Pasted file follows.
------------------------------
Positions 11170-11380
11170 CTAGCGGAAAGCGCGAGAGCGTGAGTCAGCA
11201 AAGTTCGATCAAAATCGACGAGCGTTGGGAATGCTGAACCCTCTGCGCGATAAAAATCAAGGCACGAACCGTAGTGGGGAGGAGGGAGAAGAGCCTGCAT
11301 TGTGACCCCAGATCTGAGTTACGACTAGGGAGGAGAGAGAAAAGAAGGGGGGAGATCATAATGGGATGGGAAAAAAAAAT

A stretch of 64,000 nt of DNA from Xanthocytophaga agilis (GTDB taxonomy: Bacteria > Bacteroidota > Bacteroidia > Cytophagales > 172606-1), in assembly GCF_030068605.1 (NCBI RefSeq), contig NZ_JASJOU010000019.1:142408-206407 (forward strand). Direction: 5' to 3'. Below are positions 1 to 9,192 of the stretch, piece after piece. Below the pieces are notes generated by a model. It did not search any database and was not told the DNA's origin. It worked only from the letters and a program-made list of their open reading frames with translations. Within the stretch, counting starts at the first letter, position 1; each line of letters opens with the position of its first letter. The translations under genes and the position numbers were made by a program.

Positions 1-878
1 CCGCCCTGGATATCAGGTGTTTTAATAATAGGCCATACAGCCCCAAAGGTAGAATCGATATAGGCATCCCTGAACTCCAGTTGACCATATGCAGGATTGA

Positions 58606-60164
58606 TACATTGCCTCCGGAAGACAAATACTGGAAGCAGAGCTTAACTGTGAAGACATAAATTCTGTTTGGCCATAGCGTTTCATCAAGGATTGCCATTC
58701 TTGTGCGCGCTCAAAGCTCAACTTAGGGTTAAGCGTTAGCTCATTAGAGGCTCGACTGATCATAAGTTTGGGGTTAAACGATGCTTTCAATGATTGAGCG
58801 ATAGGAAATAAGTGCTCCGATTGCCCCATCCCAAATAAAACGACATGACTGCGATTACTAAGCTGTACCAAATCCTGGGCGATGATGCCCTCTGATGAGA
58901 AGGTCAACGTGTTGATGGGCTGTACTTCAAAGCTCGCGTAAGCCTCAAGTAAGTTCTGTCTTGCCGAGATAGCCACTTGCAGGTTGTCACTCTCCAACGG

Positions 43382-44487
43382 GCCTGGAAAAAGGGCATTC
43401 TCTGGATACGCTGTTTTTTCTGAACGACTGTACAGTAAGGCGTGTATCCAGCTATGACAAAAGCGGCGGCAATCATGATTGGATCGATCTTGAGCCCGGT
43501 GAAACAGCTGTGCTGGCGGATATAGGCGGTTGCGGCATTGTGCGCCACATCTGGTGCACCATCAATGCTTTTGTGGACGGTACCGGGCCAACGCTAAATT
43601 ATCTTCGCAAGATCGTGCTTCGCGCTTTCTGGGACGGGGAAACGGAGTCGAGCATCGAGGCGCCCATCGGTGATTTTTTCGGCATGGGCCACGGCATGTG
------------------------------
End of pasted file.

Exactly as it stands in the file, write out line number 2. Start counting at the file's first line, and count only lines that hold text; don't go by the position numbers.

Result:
11170 CTAGCGGAAAGCGCGAGAGCGTGAGTCAGCA